If you’re a pro basketball fan, you might have heard of Royce White. He was drafted in 2012 out of Iowa State by the Houston Rockets (first round, 16th overall), who hoped that the 6’8″ power forward with gigantic hands would help build the team for years to come.
Unfortunately, Royce White was dealing with issues that were stronger than battling to the paint. He suffered from obsessive-compulsive disorder and generalized anxiety disorder. And one of those disorders was a fear of flying. The Rockets put White on their D-League team in Rio Grande Valley, then traded him to the Philadelphia 76ers. He then bounced to the Sacramento Kings, where he split time between their D-League franchise in Reno and three games with the big club.
And now… Royce White wants to prove that he does have the talent to make it back to the NBA, and that he can use his skillsets to work past the mental handcuffs that plagued his adult career.
Last week, Royce White signed a contract to play for the London Lightning of the National Basketball League of Canada. He also founded the online support group Anxious Minds, which offers frank and open discussions about the battles of mental health, anxiety disorders and clinical depression. Rather than being a victim, Royce White now wants to be an advocate.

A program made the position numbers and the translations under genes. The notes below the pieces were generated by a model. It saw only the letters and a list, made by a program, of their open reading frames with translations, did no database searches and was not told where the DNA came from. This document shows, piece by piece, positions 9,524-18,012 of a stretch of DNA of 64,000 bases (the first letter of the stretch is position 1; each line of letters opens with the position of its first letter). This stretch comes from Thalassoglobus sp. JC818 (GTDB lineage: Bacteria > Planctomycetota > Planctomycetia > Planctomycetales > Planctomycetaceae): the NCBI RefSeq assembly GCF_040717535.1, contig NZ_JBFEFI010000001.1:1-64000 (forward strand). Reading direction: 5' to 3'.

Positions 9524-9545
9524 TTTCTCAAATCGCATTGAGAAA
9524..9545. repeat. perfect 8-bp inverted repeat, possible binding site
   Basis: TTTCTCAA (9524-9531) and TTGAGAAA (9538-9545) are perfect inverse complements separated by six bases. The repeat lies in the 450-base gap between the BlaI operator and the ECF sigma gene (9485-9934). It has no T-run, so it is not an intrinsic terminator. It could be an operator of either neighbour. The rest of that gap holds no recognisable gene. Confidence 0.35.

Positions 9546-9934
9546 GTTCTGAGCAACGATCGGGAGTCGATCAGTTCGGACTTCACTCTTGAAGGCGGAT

Which, in itself, is amazing. Rather than saying his NBA career is impossible, Royce White wants to show it can be possible.
In the NBL, White will play in a highly competitive ten-team league. The other four teams in the Central Division are all Ontario-based franchises and are easily accessible by bus or car. As for the games in the Maritimes – well, that will be an issue for future discussing and addressing.
But for now, the only time Royce White should be concerned about flying … is when he’s heading to the hoop for a two-handed jam.
FTC BLOG DISCLOSURE: Although I am associated with the National Basketball League of Canada as their statistician and director of player clearances, at no time was I approached by any NBL-C team owner, coach or employee to compose this piece on Royce White. This article was composed to show that the path to professional basketball is a long and arduous journey, and that there are no easy paths to achieve your dream.